RUPERT — The Minico High School agriculture science program has exploded in size in the past four years, and it’s time for its building to catch up.

Four years ago there was one agriculture science teacher at the school; today there are three full-time teachers.

“The teachers will be maxed out with the number of students we can handle in our classes this year,” ag science teacher Jessica Stapelman said.

Agriculture education has changed dramatically in the past few years, Stapleman said. Many agriculture classes meet state science class requirements, which is driving student interest.

“These agriculture science classes are really great,” she said. For instance, the agriculture economics class, which meets state economics requirements, teaches economic principles but applies it to agriculture.

“It applies to the students’ lives,” Stapleman said.

Learning how the community envisions the future of the program is the next step in determining what kind of growth is still needed, she said.

A community advisory committee is reaching out to leaders from local industry and business owners to find out what kind of classes will help prepare students for careers in their industry and to see if the companies would be interesting in partnering with the school program.

“Agriculture industry, which is expanding in this area, is driving the expansion of this program,” Stapleman said.

The school is being told that growing the program is a priority.

“Right now we are very fluid with any plans because we want to hear what the community wants from this program,” Stapleman said.

The idea of constructing a new building has been discussed, she said.

“We are in the planning phase, and we are gathering ideas from the community,” she said.

In the past, budget constraints, among other things, put the program on the back burner, she said.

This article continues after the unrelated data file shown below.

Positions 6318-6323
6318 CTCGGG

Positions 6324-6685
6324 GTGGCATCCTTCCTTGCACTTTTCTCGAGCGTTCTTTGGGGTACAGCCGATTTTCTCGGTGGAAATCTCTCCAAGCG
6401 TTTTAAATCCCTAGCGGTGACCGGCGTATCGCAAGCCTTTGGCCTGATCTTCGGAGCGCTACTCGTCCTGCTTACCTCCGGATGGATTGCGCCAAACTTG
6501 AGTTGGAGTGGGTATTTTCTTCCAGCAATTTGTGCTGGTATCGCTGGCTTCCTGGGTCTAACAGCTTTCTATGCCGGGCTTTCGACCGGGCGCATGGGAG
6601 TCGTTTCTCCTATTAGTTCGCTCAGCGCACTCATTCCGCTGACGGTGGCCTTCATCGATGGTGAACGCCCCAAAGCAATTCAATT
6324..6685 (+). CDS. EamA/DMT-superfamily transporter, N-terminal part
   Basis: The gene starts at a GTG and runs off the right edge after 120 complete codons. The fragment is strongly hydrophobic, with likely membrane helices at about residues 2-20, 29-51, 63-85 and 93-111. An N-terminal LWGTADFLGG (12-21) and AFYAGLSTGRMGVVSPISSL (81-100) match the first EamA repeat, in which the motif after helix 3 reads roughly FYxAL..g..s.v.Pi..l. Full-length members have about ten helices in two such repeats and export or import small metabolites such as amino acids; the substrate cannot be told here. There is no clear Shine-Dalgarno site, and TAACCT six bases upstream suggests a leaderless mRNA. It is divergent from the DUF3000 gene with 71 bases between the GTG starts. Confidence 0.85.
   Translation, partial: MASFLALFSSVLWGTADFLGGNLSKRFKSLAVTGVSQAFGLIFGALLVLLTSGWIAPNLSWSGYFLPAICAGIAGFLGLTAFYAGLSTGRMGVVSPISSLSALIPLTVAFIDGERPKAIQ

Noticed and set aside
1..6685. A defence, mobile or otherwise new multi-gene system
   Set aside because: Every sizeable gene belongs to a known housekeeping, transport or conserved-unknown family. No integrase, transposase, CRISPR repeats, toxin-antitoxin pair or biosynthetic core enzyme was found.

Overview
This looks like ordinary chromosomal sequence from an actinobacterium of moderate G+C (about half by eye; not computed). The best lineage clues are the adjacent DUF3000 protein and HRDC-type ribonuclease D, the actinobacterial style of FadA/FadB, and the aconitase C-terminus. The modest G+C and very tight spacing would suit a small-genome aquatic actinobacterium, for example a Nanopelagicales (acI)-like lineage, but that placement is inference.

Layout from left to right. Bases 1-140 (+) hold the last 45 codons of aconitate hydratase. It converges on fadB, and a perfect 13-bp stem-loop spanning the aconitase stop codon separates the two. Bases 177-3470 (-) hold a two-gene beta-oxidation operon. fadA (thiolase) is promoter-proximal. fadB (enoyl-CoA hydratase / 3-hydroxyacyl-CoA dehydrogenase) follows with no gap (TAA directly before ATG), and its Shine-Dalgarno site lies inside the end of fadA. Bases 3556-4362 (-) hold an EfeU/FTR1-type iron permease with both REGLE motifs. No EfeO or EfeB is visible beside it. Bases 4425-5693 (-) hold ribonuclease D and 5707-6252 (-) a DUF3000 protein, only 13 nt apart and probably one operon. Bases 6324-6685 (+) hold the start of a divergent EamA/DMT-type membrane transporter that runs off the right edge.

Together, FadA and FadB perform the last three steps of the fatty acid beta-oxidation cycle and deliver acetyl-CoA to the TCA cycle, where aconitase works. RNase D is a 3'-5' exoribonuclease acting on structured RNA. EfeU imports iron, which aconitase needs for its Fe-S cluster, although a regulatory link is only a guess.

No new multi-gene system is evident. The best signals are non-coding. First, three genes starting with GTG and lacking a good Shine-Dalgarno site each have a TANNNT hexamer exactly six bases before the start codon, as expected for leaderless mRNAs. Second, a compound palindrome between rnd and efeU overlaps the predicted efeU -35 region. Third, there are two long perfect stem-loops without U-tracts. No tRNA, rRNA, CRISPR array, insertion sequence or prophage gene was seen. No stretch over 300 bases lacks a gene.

“In the next five years I hope to see an up-to-date facility,” she said.

The district will start the conversation on the school’s agriculture program expansion during a series of town hall meetings, where the school district will also discuss the November 2018-2020 plant facilities supplemental levy.

The meetings will be held at 6:30 p.m. and 7:30 p.m. Thursday at Minico High School, Oct. 19, Heyburn Elementary School and on Nov. 2 at East Minico High School.

The agriculture shop is all original to when the school was built, Stapleman said.

“We have really limited internet in the ag areas,” Stapleman said. “We don’t have enough outlets to accommodate all the equipment.”

The agriculture science area also needs a lab where dissections can take place with running water and drains.

There are no restrooms that portion of the school, and the teacher office space needs to be expanded so all three teachers can have offices and meet to collaborate, she said.

Stapleman said the size of the ag shop is adequate, but the layout is poor with a brick wall separating two parts of the shop, restricting the number and size of projects that can be built.

The school’s greenhouse requires the students to trek across a busy parking lot once class starts and by the time ag teacher Troy Bird gets a group of students over there, his 45 minute slot dwindles to 20.

Bird, who comes from a meat processing and fabrication background, said more high tech equipment is also needed in the ag shop to teach students modern welding techniques that are in demand in the food processing industry and upgrades are needed in the greenhouse like new shade cloths and making the building climate controlled.

“A lot of the processing companies around here need welders that can work on stainless steel,” he said.

The program also needs businesses to help sponsor career development events, livestock events and other student competitions, which helps the students excel.

“We really need those partners in education,” Bird said.

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